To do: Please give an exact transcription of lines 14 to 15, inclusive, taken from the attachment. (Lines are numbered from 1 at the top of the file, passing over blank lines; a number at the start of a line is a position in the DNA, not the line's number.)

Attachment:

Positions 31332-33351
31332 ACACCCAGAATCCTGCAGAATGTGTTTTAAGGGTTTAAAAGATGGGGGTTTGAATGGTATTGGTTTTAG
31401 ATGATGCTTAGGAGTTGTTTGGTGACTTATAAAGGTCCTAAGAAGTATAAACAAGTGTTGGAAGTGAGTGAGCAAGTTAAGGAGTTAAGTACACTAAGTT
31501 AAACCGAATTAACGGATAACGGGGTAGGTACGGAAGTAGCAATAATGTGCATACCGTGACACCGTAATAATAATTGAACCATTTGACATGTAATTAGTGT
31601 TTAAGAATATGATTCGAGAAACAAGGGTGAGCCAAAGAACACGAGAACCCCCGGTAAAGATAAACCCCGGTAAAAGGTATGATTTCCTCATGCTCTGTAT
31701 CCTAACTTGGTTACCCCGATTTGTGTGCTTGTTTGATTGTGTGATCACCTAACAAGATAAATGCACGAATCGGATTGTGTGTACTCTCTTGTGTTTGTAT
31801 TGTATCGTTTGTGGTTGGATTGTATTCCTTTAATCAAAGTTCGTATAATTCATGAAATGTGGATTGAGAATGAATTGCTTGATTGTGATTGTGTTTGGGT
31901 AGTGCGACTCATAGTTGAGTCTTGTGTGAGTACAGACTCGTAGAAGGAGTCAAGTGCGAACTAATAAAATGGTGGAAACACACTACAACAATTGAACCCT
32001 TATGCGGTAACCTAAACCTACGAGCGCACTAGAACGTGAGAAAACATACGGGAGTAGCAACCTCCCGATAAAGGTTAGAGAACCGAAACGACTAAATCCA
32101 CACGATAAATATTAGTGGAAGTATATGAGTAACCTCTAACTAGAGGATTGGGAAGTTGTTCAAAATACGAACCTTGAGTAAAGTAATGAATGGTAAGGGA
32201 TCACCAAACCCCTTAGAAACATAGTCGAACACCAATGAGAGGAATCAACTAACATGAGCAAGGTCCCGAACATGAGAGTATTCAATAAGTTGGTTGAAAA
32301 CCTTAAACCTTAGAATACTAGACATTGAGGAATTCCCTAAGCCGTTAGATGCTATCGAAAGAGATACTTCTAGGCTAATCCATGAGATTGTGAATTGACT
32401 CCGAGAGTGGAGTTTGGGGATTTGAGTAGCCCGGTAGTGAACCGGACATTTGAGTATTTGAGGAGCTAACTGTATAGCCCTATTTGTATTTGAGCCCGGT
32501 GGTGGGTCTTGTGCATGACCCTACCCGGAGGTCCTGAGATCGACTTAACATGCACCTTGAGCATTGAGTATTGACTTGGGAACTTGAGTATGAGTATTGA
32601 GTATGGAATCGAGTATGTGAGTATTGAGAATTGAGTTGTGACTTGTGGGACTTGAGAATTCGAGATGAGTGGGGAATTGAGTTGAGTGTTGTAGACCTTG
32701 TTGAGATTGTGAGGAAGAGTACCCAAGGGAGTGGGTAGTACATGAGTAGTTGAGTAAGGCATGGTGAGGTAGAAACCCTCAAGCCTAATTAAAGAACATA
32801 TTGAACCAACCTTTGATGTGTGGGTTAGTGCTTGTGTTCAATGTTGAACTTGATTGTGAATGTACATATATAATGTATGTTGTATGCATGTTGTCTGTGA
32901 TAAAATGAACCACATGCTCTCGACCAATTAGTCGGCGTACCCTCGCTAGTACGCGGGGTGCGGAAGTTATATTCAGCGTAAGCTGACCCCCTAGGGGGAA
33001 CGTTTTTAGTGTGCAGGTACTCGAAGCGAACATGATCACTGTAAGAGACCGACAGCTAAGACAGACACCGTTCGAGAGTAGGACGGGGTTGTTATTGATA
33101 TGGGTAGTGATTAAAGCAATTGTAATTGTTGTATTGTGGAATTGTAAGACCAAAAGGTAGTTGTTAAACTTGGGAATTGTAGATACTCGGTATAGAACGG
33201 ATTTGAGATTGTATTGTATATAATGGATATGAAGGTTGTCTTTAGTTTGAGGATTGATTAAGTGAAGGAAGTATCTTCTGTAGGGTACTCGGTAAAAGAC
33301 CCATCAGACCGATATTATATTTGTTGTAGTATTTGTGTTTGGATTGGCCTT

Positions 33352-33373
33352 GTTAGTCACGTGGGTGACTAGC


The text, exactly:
32501 GGTGGGTCTTGTGCATGACCCTACCCGGAGGTCCTGAGATCGACTTAACATGCACCTTGAGCATTGAGTATTGACTTGGGAACTTGAGTATGAGTATTGA
32601 GTATGGAATCGAGTATGTGAGTATTGAGAATTGAGTTGTGACTTGTGGGACTTGAGAATTCGAGATGAGTGGGGAATTGAGTTGAGTGTTGTAGACCTTG